“For the Defense of the Liberties and Independence of the United States”: Remembering a Forgotten Militia Post and Quasi-War Cantonment in Plainfield, New Jersey (Part 2 of 2)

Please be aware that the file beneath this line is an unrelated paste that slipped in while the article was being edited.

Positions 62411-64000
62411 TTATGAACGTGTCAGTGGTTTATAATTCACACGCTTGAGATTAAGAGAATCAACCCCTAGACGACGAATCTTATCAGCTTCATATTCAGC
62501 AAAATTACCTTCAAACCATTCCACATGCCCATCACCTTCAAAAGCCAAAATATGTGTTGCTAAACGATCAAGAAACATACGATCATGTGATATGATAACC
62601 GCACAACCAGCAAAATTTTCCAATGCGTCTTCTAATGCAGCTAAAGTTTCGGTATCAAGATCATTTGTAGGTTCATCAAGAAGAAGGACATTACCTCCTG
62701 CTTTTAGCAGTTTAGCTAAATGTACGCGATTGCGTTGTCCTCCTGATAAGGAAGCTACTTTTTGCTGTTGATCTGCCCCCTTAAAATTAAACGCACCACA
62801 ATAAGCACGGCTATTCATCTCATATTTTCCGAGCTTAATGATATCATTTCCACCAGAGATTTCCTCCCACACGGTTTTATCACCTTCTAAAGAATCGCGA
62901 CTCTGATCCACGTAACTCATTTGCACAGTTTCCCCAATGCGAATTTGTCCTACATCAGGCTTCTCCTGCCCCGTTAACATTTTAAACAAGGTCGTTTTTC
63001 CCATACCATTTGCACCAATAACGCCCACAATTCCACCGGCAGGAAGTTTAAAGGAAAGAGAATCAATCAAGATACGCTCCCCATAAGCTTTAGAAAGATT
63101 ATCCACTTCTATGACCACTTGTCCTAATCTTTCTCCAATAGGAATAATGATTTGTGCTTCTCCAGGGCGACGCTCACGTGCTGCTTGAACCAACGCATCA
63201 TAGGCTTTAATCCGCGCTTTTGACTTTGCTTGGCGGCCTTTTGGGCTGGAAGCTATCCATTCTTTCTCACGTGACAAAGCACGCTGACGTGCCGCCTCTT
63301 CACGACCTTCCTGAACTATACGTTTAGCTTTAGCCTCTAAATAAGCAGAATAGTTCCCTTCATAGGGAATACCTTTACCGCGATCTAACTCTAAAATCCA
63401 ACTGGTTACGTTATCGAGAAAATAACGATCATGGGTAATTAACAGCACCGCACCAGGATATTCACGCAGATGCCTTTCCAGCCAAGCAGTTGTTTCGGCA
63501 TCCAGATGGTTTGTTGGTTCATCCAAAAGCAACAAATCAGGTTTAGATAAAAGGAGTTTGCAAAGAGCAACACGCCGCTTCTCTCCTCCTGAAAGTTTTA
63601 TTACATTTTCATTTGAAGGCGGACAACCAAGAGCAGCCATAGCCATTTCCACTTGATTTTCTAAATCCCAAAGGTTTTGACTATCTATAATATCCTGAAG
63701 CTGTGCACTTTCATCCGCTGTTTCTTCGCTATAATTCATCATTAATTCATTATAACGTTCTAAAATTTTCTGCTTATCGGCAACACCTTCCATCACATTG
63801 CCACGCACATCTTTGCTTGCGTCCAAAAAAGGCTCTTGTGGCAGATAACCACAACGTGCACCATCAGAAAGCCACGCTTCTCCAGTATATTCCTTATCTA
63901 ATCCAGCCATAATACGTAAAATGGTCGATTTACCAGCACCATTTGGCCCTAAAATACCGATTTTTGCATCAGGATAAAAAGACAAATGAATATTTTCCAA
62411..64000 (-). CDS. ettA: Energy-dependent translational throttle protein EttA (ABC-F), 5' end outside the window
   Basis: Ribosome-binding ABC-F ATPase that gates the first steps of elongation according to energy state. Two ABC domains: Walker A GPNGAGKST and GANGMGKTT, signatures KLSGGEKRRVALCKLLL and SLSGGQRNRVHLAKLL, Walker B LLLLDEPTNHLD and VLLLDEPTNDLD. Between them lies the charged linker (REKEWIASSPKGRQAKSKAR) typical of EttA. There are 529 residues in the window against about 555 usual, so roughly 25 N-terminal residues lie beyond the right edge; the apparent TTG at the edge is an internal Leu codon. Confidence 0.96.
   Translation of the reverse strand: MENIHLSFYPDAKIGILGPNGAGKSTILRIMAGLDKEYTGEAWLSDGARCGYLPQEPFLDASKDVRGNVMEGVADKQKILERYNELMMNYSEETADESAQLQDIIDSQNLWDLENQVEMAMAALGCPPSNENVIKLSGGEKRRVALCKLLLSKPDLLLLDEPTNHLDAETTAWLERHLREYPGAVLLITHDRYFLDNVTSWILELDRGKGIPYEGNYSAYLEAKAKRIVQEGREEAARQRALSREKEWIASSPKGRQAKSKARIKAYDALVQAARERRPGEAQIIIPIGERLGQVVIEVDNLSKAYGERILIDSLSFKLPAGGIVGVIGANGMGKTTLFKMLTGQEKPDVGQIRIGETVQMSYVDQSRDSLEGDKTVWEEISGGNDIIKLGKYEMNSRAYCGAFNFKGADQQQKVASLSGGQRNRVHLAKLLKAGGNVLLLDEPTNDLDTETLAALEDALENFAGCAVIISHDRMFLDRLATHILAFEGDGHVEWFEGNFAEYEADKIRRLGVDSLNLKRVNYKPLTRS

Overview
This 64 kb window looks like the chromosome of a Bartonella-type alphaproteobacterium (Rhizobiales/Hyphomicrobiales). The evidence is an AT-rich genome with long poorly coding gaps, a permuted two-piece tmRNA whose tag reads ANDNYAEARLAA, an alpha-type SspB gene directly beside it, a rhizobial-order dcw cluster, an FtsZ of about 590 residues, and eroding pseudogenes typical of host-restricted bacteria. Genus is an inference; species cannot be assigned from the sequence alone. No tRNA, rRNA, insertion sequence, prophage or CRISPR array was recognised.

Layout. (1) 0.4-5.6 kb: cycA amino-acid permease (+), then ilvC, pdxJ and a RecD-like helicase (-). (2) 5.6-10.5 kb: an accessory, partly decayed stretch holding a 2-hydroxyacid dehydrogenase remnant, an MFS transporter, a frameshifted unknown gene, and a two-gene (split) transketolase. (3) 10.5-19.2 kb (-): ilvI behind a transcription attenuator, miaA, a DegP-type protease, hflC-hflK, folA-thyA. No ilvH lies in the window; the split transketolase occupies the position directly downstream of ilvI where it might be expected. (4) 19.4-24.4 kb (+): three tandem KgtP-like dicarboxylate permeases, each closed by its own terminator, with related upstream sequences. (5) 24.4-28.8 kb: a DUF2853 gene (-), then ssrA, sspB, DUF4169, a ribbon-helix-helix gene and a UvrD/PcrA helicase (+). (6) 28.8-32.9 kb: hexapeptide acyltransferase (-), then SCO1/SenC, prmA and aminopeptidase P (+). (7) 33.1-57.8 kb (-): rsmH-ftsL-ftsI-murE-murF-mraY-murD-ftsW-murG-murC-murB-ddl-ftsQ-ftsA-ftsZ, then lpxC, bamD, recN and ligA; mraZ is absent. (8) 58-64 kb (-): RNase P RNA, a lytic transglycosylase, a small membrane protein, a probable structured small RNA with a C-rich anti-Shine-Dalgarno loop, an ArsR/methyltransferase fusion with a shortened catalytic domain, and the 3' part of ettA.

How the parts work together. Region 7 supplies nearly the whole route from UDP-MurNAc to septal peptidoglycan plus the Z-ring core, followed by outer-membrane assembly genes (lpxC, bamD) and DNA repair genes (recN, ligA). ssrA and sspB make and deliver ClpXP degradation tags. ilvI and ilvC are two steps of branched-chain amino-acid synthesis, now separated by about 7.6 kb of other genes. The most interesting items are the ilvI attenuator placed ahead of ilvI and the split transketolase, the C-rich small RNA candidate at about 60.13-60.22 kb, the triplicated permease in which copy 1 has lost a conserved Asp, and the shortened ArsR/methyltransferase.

The area around Green Brook Park in Plainfield, New Jersey, was the site of two significant military encampments during the revolution and the new nation’s first international conflict, the Quasi-War. This is part two of a two-part article arguing the significance of the site in both conflicts through an analysis of surviving primary-source material. (The first installment was published in the Summer 2022 issue of this journal.) This article concerns the Quasi-War–era cantonment established in Plainfield, known as the Union Camp. Established in October 1799, the Union Camp served as a winter cantonment for three regiments of the “New Army,” raised in anticipation of possible war with France. This article examines the reasons why the New Army’s officers, especially Inspector General Alexander Hamilton, chose to quarter three regiments (known as the Union Brigade) in Plainfield. It also examines the hutting practices used at the Union Camp to shelter the three regiments, and the many ways the men of the New Army both relied on previous experience from the revolution while also innovating. Lastly, it discusses many aspects of life in camp, issues with health and supplies, and the interactions of a controversial army with the local population.
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